Maisie Yarrcali Barlow - Jirrbal - a rainforest dreamtime story
Type of Spiritual Experience
This is an Aboriginal dreamtime story, about how the birds steal fire from the snake. The story is almost identical in its conception to the story of Prometheus and how he stole fire from the gods in Greek myth. In both stories 'fire' is the ability to reason and create – man's acquisition of co-creation skills – it is not a straightforward story of man's discovery of fire.
Many shamans were able to perceive themselves as birds during trance states – occasionally half bird half man, but in some cases a complete bird. Thus the myth describes how humans acquired reasoning and will by 'stealing' the functions from a god. Prometheus in Greek myth was endlessly punished, but the birds in this myth aren't.
In most allegorical tales the birds fly at air level. If we think of the rainbow as representing the levels in the spiritual worlds, the level before the red fire level is air and it is symbolically yellow. Thus the air in the air level is often cream, pinky yellow or yellow rather than being blue.
Above the air level , the fire level and the planets are the 'stars' in the black level. Bajinjila the bird that eventually succeeds is a black spangled drongo. As we will see Bajinjila had to fly extremely high to capture symbolic 'fire', as did Prometheus.
A description of the experience
Jirrbal [Rainforest Dreamtime Stories] – Maisie Yarrcali Barlow
The Buni Fire Story
A long time ago in Jujuba time no animals had any fire to cook with except for Walguy, the brown snake. He was selfish and wouldn't share his fire with any of the other animals. All the birds were sick of eating raw food. Grubs and insects were all raw. It was making them feel ill. Gurijala, the eagle hawk and the birds watched Walguy making his camp high up on the mountain in a cave. He was curled up around his fire guarding it and his fire-stick.... Gurijala, the eagle hawk called all the birds together to think of a way to get the fire from Walguy.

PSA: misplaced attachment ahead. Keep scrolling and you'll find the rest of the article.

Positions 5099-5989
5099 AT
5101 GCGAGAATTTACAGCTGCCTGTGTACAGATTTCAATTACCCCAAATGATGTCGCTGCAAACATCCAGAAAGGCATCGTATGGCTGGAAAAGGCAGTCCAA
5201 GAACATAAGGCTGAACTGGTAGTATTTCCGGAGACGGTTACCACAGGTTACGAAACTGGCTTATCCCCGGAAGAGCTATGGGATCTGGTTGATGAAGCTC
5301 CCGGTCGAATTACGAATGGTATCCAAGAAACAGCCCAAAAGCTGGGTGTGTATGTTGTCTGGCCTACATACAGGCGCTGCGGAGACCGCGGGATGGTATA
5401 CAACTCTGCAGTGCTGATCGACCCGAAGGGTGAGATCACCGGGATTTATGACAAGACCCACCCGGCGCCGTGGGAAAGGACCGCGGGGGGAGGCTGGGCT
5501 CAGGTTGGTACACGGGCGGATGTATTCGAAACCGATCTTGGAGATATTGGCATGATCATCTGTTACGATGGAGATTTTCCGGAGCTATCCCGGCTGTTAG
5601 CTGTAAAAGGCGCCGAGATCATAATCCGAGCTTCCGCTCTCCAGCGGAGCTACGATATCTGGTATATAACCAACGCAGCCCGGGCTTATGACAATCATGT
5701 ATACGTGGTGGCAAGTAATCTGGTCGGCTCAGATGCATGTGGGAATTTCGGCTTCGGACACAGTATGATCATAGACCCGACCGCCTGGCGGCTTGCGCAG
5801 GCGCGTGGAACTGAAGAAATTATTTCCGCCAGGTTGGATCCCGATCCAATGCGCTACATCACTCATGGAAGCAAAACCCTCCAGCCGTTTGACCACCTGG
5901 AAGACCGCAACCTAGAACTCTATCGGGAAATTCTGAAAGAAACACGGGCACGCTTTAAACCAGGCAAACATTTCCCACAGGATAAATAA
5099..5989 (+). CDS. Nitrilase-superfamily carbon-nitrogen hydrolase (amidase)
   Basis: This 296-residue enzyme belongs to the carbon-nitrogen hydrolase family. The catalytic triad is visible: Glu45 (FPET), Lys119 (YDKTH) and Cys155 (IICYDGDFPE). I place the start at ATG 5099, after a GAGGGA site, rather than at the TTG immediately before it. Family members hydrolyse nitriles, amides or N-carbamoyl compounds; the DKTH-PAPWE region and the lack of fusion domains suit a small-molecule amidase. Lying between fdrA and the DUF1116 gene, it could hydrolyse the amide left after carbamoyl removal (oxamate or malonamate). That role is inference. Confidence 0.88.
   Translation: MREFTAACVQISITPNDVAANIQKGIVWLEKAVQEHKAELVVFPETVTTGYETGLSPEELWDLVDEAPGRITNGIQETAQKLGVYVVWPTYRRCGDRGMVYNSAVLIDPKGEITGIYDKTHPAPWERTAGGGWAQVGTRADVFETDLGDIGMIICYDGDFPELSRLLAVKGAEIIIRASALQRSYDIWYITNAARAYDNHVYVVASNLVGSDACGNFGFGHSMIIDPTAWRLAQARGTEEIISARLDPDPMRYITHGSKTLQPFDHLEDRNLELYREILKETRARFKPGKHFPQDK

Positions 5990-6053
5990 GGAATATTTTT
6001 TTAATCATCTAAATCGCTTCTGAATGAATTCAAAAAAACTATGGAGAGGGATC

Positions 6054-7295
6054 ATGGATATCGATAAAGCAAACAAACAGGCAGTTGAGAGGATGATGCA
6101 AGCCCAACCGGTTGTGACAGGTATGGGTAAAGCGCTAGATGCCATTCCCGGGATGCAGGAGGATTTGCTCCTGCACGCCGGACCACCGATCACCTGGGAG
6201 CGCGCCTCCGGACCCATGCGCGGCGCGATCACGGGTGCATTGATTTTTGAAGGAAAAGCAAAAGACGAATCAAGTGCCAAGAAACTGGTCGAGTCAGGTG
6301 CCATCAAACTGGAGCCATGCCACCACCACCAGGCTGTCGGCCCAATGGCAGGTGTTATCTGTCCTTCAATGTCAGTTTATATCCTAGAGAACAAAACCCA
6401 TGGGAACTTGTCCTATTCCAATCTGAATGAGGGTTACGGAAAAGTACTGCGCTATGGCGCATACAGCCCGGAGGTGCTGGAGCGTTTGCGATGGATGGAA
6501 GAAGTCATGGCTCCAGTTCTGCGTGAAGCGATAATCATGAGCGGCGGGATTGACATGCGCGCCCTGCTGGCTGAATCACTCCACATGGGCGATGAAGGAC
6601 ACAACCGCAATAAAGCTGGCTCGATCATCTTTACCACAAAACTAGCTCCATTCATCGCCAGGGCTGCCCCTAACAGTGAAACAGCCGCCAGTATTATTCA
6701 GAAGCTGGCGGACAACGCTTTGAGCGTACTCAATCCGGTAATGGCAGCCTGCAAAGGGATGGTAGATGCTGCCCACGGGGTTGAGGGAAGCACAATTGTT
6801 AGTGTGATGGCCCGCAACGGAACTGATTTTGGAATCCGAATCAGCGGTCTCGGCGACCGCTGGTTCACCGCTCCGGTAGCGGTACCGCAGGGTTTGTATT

Now in Jujaba time, all the birds were the one colour. Gurijala suggested that they paint themselves with yellow clay, so they wouldn't be seen in the sky flying above Walguy. First to try was Bilmbiran, the king parrot. With his wings painted yellow, he disappeared from sight. But when he swooped down to grab some 'buni' – fire – Walguy reared up his head and frightened Bilmbiran off. Bilmbiran said 'It is your turn now' to Marjatar, the night heron and Guguwan the brown pigeon who flew up with their wings painted yellow. But Walguy was angry and struck at them , frightening them off...............
[The story continues with various birds trying until Bajinjila succeeds]
They painted him up all beautiful and satin black and Bajinjila who was an excellent flier flew right up high in the sky, so far up that he couldn't see anymore. Then he prepared himself to dive, and silently and swiftly he dropped from a great height, directly down into Walguy's camp and caught Walguy by surprise and grabbed hold of the firestick........
So after that Bajinjila shared the fire among the birds to cook their food on. Walguy crept down into the mountain where he still lives. That is why the birds have so many different colours, from their attempts to steal Walguy's fire. …..........